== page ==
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Emirates gets more aid from Dubai as first half losses narrow

DUBAI, Nov 10 (Reuters) – Emirates got a further 2.5 billion dirhams ($ 681 million) in state support in the first half of the year, the airline said on Wednesday, as it announced first half losses had halved.

It is the third time since the pandemic started that the Dubai government, which owns Emirates, has injected new equity into the airline that, unlike many carriers, lacks a domestic market.

Emirates, which has now received close to $3.8 billion from the government during the pandemic, said that while demand for passenger travel was increasing, it would still take some time for the Gulf carrier to return to profitability.

The airline posted a loss of 5.8 billion dirham ($ 1.6 billion) for the April-September period, down from a 12.6 billion dirham loss it reported for the same period last year.

Revenue surged 86% to 21.7 billion dirhams as it carried 6.1 million passengers compared with 1.5 million a year ago.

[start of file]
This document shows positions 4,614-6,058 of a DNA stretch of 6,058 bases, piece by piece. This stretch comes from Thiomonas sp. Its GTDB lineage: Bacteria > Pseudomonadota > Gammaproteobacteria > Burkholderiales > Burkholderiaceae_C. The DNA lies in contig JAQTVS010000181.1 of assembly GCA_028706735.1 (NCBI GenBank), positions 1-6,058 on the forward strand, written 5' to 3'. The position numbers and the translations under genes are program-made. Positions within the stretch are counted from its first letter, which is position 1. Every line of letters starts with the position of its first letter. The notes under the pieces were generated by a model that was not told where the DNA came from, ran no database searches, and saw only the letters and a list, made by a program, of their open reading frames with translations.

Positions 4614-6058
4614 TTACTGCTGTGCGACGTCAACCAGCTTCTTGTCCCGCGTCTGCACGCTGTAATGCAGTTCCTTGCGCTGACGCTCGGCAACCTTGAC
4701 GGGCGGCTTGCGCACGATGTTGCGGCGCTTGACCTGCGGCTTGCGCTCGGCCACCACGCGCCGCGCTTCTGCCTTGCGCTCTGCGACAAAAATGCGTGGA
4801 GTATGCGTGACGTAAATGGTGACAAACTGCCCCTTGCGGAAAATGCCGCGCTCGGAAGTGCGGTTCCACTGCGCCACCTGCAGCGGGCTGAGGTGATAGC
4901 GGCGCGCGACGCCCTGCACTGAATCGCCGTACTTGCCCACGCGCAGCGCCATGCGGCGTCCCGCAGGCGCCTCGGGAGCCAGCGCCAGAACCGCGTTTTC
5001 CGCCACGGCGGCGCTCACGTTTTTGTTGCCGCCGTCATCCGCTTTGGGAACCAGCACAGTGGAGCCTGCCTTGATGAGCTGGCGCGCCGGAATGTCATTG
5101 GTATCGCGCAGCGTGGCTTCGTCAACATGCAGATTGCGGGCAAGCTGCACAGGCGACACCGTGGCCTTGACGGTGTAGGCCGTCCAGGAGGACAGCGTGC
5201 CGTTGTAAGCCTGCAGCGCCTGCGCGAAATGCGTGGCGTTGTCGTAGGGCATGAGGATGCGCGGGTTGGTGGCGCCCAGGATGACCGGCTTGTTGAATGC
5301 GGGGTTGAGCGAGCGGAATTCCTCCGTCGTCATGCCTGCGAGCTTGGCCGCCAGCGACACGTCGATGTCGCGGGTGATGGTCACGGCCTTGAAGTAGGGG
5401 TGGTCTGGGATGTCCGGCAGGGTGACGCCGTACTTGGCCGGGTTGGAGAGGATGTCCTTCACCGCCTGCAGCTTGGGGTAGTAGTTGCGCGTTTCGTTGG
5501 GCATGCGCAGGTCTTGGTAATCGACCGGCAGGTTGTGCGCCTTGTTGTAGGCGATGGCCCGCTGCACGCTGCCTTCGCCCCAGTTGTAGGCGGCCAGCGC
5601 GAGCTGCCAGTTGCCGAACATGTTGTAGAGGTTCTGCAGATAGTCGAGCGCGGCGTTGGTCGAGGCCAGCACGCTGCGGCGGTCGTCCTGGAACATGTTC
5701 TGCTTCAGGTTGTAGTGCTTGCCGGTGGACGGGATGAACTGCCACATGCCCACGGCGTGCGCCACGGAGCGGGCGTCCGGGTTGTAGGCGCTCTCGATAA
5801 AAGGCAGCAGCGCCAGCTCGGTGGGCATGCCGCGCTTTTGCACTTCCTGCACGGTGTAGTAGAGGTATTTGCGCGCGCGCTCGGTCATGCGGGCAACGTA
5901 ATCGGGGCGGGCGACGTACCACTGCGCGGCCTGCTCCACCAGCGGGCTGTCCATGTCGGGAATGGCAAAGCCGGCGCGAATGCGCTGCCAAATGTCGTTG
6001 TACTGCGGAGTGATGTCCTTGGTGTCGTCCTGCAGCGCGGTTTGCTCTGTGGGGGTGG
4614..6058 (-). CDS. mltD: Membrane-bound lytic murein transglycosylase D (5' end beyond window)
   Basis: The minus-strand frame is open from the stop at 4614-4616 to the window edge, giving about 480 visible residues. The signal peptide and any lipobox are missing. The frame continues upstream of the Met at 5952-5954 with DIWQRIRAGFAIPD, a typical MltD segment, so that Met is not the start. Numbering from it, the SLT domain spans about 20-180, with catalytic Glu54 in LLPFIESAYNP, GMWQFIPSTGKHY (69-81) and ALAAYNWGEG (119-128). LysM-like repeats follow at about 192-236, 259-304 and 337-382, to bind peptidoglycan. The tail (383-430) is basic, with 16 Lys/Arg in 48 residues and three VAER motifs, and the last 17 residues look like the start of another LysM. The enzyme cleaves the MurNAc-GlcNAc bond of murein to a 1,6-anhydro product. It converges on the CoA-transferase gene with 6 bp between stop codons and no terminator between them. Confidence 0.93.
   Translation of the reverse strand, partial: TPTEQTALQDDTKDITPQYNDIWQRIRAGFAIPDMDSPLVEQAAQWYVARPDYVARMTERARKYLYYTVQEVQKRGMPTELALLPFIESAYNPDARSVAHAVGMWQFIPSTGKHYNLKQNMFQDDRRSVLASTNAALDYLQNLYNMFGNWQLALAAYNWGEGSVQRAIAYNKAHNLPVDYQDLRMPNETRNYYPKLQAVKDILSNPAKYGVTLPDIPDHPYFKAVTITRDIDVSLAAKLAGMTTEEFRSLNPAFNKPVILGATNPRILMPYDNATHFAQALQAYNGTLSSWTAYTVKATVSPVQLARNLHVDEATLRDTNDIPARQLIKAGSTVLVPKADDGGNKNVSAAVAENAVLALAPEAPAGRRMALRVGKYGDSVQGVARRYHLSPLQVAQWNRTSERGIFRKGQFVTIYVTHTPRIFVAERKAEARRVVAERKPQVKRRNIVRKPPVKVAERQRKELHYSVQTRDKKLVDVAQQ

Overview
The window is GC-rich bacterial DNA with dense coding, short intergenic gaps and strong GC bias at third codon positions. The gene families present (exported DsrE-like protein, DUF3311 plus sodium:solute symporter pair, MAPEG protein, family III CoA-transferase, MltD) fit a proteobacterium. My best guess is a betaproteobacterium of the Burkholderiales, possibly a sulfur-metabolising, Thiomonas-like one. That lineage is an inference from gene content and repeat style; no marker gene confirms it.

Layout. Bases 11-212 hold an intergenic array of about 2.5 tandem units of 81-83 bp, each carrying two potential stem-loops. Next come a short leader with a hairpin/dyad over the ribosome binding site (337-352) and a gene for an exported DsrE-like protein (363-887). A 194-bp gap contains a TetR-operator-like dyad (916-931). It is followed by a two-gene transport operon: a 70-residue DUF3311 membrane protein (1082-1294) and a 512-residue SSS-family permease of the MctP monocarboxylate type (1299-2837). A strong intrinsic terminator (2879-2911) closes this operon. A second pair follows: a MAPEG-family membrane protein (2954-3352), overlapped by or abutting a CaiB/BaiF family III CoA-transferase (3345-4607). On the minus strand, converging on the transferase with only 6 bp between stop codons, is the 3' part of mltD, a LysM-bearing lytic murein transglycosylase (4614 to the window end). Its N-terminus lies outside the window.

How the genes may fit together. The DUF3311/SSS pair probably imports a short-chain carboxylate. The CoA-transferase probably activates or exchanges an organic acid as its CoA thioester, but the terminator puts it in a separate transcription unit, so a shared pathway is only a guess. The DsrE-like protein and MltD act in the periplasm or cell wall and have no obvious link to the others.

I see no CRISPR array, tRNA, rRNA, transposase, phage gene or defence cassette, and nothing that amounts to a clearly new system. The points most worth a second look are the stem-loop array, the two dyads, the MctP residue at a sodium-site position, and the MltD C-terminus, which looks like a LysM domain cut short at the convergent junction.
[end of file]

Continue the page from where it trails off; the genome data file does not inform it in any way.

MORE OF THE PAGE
Chairman Sheikh Ahmed bin Saeed Al Maktoum, also a senior member of Dubai’s ruling family, said the group, which includes the airline and other units, was well on the recovery path.

Operations and demand across the group, which also includes global airport services company Dnata, was increasing as countries ease travel restrictions, he said in a statement.

“This momentum accelerated over the summer and continues to grow steadily into the winter season and beyond.”

Emirates filled 47.9% of seats in the first-half, an improvement on 38.6% a year earlier, as the airline ramped up capacity in response to increasing demand for passenger travel.

Emirates’ cargo division continues to be a bright spot, it said, carrying 1.1 million tonnes, a 38% year-on-year increase.

Volumes were now at 90% of pre-pandemic levels, it said.

Emirates Group, whose overall workforce shrank by 1,500 – or 2% – to 73,571 from April to September, reported a 5.7 billion dirhams half-year loss, compared to 14.1 billion a year ago.

Writing by Alexander Cornwell; Editing by David Goodman, Andrew Heavens and Emelia Sithole-Matarise

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